They demonstrate that God’s kingdom has the power to defeat demonic evil.

The Bible doesn’t view the broken human condition as normal or as something that God did. It views it as the symptom of a world occupied evil supernatural rulers. That’s why the coming of Messiah had to involve direct (and often violent) encounters with those evil rulers. Read Matt. 12:28,29 - Jesus came to invade Satan’s kingdom and bind him so he could deliver his captives.

This is why Jesus’ exorcisms often highlight both the defiance of the demons and Jesus’ clear superiority over them. Re-read 1:24-26. The demon knows that Jesus has come to destroy them, and he defiantly attempts to gain control over Jesus by using his name.3 Jesus needs no ritual or incantation (like other “exorcists”)--he silences him and drives him out by the authority of his word.

I don’t know what you think about the reality of demons. 30 years ago, there was a lot more skepticism about them than there is today. All I can say is that I have experienced their reality first-hand, both in my own life and in working with other people. And I have seen scores of people delivered from various forms of demonic bondage by the authority of Jesus’ word. Do you live in bondage to demonic oppression? Jesus can liberate you if you come to him.

They demonstrate that God’s kingdom has the authority to forgive our sins.

On one level, Jesus performed miracles to meet specific people’s physical needs. But they were also far more than that. They were “signs” (sumeia)—miracles that pointed beyond themselves to Jesus’ unique authority to meet humanity’s spiritual needs. This is why Jesus’ miracles are often linked with related claims about himself. Briefly explain Jn. 6,9,11.

This is also what Jesus is doing when he heals the paralytic in Mk. 2. On one level, Jesus physically heals a paralyzed man. But the point of the miracle goes beyond healing paralysis. He diagnoses a deeper, spiritual need in the man (the guilt of his sins), he links the man’s paralysis and guilt—so that his healing demonstrates and validates Jesus’ authority to forgive all people’s sins.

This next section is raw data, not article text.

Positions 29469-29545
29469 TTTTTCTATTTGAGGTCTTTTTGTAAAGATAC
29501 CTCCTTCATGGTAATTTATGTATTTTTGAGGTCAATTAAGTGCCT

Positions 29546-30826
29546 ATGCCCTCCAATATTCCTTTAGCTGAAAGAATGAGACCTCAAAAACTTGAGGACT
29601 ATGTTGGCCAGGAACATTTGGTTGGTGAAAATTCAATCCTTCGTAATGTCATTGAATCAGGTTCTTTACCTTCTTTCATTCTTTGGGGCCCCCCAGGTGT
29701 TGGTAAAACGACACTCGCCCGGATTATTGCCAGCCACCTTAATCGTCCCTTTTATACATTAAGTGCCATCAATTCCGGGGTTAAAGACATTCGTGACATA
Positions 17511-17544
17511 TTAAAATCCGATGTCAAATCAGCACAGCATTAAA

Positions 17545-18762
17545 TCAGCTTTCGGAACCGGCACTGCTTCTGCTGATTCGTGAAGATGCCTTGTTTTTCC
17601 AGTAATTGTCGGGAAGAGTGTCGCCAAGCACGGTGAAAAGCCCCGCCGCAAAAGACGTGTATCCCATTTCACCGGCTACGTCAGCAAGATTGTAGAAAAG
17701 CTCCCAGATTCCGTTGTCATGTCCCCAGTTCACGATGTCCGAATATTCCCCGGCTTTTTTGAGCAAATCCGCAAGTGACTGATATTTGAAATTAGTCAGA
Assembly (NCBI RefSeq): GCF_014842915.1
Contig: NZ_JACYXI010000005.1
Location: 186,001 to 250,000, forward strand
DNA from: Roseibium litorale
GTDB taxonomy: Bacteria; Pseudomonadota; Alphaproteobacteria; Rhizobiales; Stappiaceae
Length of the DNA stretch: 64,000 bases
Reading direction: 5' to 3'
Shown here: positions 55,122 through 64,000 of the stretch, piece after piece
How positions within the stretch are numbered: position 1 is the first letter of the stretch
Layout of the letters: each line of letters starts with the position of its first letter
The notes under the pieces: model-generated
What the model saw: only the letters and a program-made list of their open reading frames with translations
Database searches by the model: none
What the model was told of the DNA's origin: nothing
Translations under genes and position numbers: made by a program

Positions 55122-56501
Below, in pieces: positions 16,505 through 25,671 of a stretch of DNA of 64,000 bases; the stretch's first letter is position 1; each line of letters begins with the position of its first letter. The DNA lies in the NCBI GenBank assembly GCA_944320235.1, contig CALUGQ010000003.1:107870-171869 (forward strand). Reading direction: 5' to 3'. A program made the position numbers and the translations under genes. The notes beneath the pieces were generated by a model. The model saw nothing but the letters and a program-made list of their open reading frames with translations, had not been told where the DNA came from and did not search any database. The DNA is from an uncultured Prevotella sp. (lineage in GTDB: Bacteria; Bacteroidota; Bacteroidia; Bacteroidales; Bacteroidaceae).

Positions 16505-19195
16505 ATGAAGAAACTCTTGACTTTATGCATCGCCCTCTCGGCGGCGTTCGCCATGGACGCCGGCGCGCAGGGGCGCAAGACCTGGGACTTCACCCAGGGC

On a personal level, the man got more than hoped for from Jesus. His most obvious problem was his paralysis, but his deepest problem was his guilt before God. He was probably perplexed (even disappointed) when Jesus said “Your sins are forgiven”--but Jesus’ forgiveness was a greater healing because it healed his soul. I know people who have recovered from serious illnesses but never experienced forgiveness, and I know people who have experienced forgiveness but never been healed from serious illness--and there is no comparison.

This should be instructive to us. You may be inclined to diagnose your deepest problems as physical (ugliness; sickness) or social (no romance, bad friends) or circumstantial (boring job; mediocre house; live in Ohio). You may even pray, asking God to fix these problems--and then be disappointed with him if he doesn’t fulfill your request. Why--because he doesn’t care? No, because he knows that you’re focusing with symptoms rather than root problems. We come to him asking “Will you fix my circumstances?”--but he responds with “I can forgive your sins.” We think “Whoa, what does that have to do with my problems?” But God is saying “It has everything to do with your problems. I could change your circumstances and you’d still be fundamentally messed up because you’d still be alienated from me because of your guilt. Why don’t you let me forgive your sins?” It is a wonderful thing to be forgiven by God. You get reconciled to God, you have a basis for forgiving others, etc.

Jesus has the authority to forgive your sins. This because he went to the Cross to pay for them. And just as he announced to this man “Your sins are forgiven” the moment he saw the man’s faith (2:5), he will do the same for you. Don’t make faith in Jesus complicated--it just means choosing to put your trust in him. You don’t have to convince him to be willing to forgive you. He is already willing, and waiting for you to come to him in simple trust and ask him. You could leave here this morning with more than you expected!

Footnotes

1 “Yeshu of Nazareth was hanged on the day of preparation for the Passover because he practiced sorcery and led the people astray.” (TB Sanhedrin 43a [Baraitha]) “A master has said, ‘Yeshu the Nazarene practiced magic and led Israel astray.” (Sotah 47a; TJ Hagiga II. 2). Cited in Mark Lane, The Gospel According to Mark (Grand Rapids: Eermans Publishing Co., 1974), p. 142.

2 The Infancy Gospel of Thomas (middle 3rd century) records various alleged incidents in Jesus' early childhood. For example, Jesus molds clay pigeons on the Sabbath. When people object to this, he claps his hands and the pigeons fly away. When another child disperses a pool of water Jesus made, Jesus calls him an “insolent, godless dunderhead” and paralyzes him. When another child bumps into his shoulder, Jesus becomes exasperated and kills the child by cursing him. When his parents complain about this to Joseph, Jesus smites them blind.

3 “The recognition-formula is not a confession (of faith), but a defensive attempt to gain control of Jesus in accordance with the (occultic belief) that the use of the precise name of the individual or spirit could secure mastery over him.” Mark Lane, The Gospel According to Mark, p. 42.

Copyright 2005 Gary DeLashmutt